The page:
data item in the detail report called “Target Year” an expression such as the
following might be used:
[great_outdoors_company].[Years].[Years].[Year]->?Current Year?
The master query would also need to use the Year level in its own query so
that the link in the master-detail dialog could be established as below:
In the image above we can see the link from the master query to feed the
MUN reference to the parameter used within the Target Year data item
expression. Note that the link is not established to the Target Year data item
itself. Applying the link to Target Year would define a filter condition to
restrict the entire set of Year members to just one selection. By using the
prompted MUN expression and providing the link to the Current Year prompt
the query is only required to generate the required data set rather than
evaluate all the data and filter out the unwanted results.
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Also in the example above we can see the Target Year used in the Rows of
the detail query crosstab. This is not explicitly necessary. The Target Year
data item can be used for any operation within the detail query and does not
necessarily need to be included on the layout at all. In fact, the most
common use for the Target Year would be to define a context filter or slicer
within the detail query. This would be accomplished within the Query view by
dragging the Target Year data item into the slicers area of the query.
This would constrain the data displayed within each instance of the detail
query without having to display Target Year
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5.3
18
Passing Values to Functions
Another method of using parameters is to pass individual values rather than a
MUN object reference. To pass a value the master query must first be able to
provide a value and the detail query must have a function which will accept
the value. Considerations for the master query will be addressed in later
sections of this document.
The most common operation for a master-detail relationship is to constrain
the data for the detail query based on the information from the master query.
With dimensional queries this can be accomplished by using the FILTER
function. Briefly described, the filter function syntax is as follows:
filter ( set_exp , boolean_exp )
Here the set_exp is the set of members that you want to filter and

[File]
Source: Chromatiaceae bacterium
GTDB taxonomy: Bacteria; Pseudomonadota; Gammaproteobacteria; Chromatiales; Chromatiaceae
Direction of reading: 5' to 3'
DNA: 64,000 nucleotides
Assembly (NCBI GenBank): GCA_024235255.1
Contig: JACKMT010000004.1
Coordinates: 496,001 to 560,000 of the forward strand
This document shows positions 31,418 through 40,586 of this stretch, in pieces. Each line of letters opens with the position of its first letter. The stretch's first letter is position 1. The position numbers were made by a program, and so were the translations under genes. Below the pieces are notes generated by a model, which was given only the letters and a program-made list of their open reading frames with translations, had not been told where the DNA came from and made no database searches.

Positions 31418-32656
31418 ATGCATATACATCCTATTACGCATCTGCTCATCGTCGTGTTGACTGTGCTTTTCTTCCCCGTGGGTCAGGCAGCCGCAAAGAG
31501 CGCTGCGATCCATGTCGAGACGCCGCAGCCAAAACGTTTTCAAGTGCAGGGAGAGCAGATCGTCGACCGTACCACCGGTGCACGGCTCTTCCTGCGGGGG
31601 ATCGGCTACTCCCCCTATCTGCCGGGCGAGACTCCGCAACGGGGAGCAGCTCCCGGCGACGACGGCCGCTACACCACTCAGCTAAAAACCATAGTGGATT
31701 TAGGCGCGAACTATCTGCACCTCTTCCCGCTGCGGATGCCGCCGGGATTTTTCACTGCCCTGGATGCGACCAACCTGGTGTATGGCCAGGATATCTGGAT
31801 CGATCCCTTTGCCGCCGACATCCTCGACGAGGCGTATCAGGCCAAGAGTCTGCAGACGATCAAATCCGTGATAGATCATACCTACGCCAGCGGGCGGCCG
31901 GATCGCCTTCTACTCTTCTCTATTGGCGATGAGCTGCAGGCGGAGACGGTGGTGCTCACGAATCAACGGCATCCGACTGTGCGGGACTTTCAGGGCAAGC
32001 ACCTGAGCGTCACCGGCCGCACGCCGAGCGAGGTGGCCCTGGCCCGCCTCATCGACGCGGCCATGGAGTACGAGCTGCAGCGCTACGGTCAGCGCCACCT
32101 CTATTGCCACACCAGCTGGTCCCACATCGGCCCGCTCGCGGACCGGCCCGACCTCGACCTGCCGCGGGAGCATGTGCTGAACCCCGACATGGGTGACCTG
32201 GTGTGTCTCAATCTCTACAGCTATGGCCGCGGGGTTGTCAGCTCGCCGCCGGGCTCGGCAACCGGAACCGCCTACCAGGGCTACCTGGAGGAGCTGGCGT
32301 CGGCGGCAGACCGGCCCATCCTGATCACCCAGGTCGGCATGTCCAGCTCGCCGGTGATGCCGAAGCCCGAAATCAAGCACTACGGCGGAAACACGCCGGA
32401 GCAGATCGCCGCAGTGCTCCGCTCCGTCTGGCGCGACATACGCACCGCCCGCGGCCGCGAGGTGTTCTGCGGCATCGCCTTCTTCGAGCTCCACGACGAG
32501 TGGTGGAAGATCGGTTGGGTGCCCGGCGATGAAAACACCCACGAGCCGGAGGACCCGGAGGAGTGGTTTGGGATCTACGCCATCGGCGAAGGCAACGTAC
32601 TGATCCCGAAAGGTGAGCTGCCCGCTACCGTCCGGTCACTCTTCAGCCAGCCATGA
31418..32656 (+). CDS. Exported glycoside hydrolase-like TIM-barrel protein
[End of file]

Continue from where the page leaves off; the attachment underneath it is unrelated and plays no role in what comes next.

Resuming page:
boolean_exp is the set of criteria which will include or exclude members from
set_exp. The boolean_exp is the location where a value can be leveraged
within the detail query. Using the Great Outdoors Company sample
PowerCube an expression such as the following could be constructed to filter
the Year in the detail report according to the text label (the member caption)
of each year member.
FILTER( [great_outdoors_company].[Years].[Years].[Year] , caption(
[great_outdoors_company].[Years].[Years].[Year] ) =?Current Year?)
Here the Current Year prompt would be supplying a text string while in the
previous section the prompt would be supplying a member unique name
reference. The caption function appears in the expression so that the Boolean
comparison can proceed using arguments of the same data type. If caption
were not included then the comparison would fail as a MUN would appear on
the left of the expression and a text value on the right.
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The creation of the master detail linkage is the same as we saw in previous
examples where the master data item is linked to the parameter reference in
the detail query.
The results are also the same as in the prior example when the Target Year is
used to satisfy a slicer member set definition.
Using a Filter function is by no means the only option. There are many other
functions and applications for which this technique will be applicable.
5.4
Detail Filters
Detail filters are primarily a relational query construct. The idea is that a
tabular data set (single dimension/axis) is parsed in a linear fashion and the
records are either included or excluded based on the Boolean filter condition.
As with prior examples, the Boolean condition must be a valid comparison
between the same data types. If a value is passed from the master query to
the detail query then the detail filter must compare another value to the
prompt. If a MUN is passed from the master query to the detail query then a
MUN must be used in the comparison to the prompt.
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OLAP and Relational Reporting
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When using detail filters for dimensional reporting this process must be